I read and loved Anastasia Krupnik as a kid. (The book seemed so much longer then.) Great, realistic contemporary middle grade fiction. A lot happens in a very short book. Made me love Wordsworth.
Another from NPR's Ultimate Backseat Bookshelf. The rating is entirely indicative of my enjoyment of the book and does not reflect the quality of the writing/story.
I do not like this type of fantasy, and it was kind of a slog for me to finish this book. Very similar to when I had to read The Wizard of Earthsea. High(ish) fantasy just doesn't do it for me. Unfortunately that means there's a lot of it that I'm reading to finish this list. While I didn't love the book, I did find parts very funny.
I enjoyed this book, but I wanted to like it more. Portions reminded me of The Thing About Jellyfish, but it didn't resonate with me like that book did. I did enjoy all the parts about Iris's deafness and Deaf culture.
The early 2000s were a wild time. If I had read the book back then I might have liked it. But in general I think the movie did it better. The book laid on the diary format too hard. It's like that break up book by Daniel Handler where the MC is writing a letter... I just don't believe Mia taking the time to write all this stuff down as it's happening. Also there was some racial stereotyping with the German and Japanese tourists among other things you probably couldn't get away with in books today.
someone will remember us
even in another time
It's so frustrating to read these fragments. I just want to know what the whole poems were.
I'm looking for books for summer reading, and this one looked promising. However, out of the 52 women in the book only THREE (3) are women of color. Three? In a book of 52? That number is pathetic.
I did read the three profiles of Alice Ball, Jane Wright and Chien-Shiung Wu, and they were pretty interesting. On the whole the book seems like an invitation to seek out longer more in depth biographies on all these women who each no doubt deserve more than five pages apiece about their accomplishments and contributions to science.
Wow. This book is intense but in a good way. Polacco handles the race and class of the boys well. The dialect is enough to get a sense for the way they talk but not over the top stereotypical. I like when Pink explicitly says his master is a bad man even though he taught him to read (going against many typical slave narratives).
I particularly enjoyed the framing device with the mitten windows giving a sneak peek into what was going to happen next. The illustrations are so wonderfully detailed I want to crawl inside them like the animals crawling inside Nicki’s mitten.
Wow, these are clever. I think fractured fairy tales can be really difficult to do well without feeling derivative, but Singer nails these on the head. They are all so well done and thought provoking, particularly “Do You Know My Name?” about Rumpelstiltskin and the girl he spins for.
I enjoyed this collection of poems. Silly poems that make kids laugh are always fun and an easy way to get kids reading poetry. However, I’m not a fan of the “Swami Gourami” poem. The poem and the illustrations seem stereotypical and inaccurate. Swami is a term for Hindu teachers who generally don’t wear turbans or tell the future (as far as I know).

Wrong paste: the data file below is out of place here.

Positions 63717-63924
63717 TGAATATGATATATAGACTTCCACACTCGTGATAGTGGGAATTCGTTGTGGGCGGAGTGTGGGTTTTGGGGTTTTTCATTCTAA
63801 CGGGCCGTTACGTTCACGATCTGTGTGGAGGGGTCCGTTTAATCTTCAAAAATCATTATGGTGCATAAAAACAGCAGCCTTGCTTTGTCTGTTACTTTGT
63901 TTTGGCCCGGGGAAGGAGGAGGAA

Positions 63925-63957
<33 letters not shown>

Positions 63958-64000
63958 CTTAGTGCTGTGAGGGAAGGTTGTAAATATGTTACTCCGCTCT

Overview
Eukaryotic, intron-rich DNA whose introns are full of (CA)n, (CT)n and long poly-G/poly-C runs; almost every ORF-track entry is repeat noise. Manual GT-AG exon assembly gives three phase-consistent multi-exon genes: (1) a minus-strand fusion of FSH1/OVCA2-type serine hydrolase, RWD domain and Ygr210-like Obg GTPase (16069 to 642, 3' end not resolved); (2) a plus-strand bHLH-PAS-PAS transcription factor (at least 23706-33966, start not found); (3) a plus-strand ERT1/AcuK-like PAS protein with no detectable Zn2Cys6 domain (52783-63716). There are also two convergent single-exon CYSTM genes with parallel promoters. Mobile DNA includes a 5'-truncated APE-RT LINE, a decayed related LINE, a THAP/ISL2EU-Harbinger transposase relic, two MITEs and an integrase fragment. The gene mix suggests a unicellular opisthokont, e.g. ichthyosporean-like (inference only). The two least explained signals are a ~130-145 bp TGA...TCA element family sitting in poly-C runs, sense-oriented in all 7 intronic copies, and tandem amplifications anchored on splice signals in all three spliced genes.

I am charmed by George and Martha who are reminiscent of Lobel’s Frog and Toad. “The Tub” was my favorite story from the book. It packs such a punch in so few pages. Each of the stories are concise yet complete making it a great choice for young readers who might not have the attention span for longer books.
I think often people are embarrassed to ask questions about disabilities, and the book really confronts Burcaw’s SMA head on. The book is frank, funny, educational, and a good resource for able-bodied kids to see that people with disabilities aren’t so different from themselves.
Mice and Mole: Fine Feathered Friends brings together several elements that I like in children’s easy readers: fun situations, good friendship, and subtle humor told in simple language with clear illustrations.
It does feel a little strange to read about a character’s struggles learning in English… in English. But the book describes Juana’s frustrations in a very empathetic way. It left me very impressed with everyone who learns English as a second language and who is bilingual. The book is full of visual interest from the character diagrams to the bright watercolor illustrations. Even the text varies in size and shape adding to the story in a similar way to the text in the Geronimo Stilton paperback series, though the effect in Juana and Lucas is used more sparingly and less obtrusively. Spanish is sprinkled throughout the book always accompanied by context clues to aid comprehension.
Ivy and Bean is a good transitional fiction book with supportive illustrations on every page. The dynamic between Ivy and Bean is realistic and irresistible. It's not a series I'm likely to read more of, but kids who enjoy the first volume have several other books in the series available to them.
The book touches on colorism, an issue often glossed over or never even addressed in children’s books. The Mendez case led to the desegregation of California public schools and was influential when Brown v. Board of Education went before the Supreme Court. The case should be more well known and hopefully Tonatiuh’s book helps the story reach more people.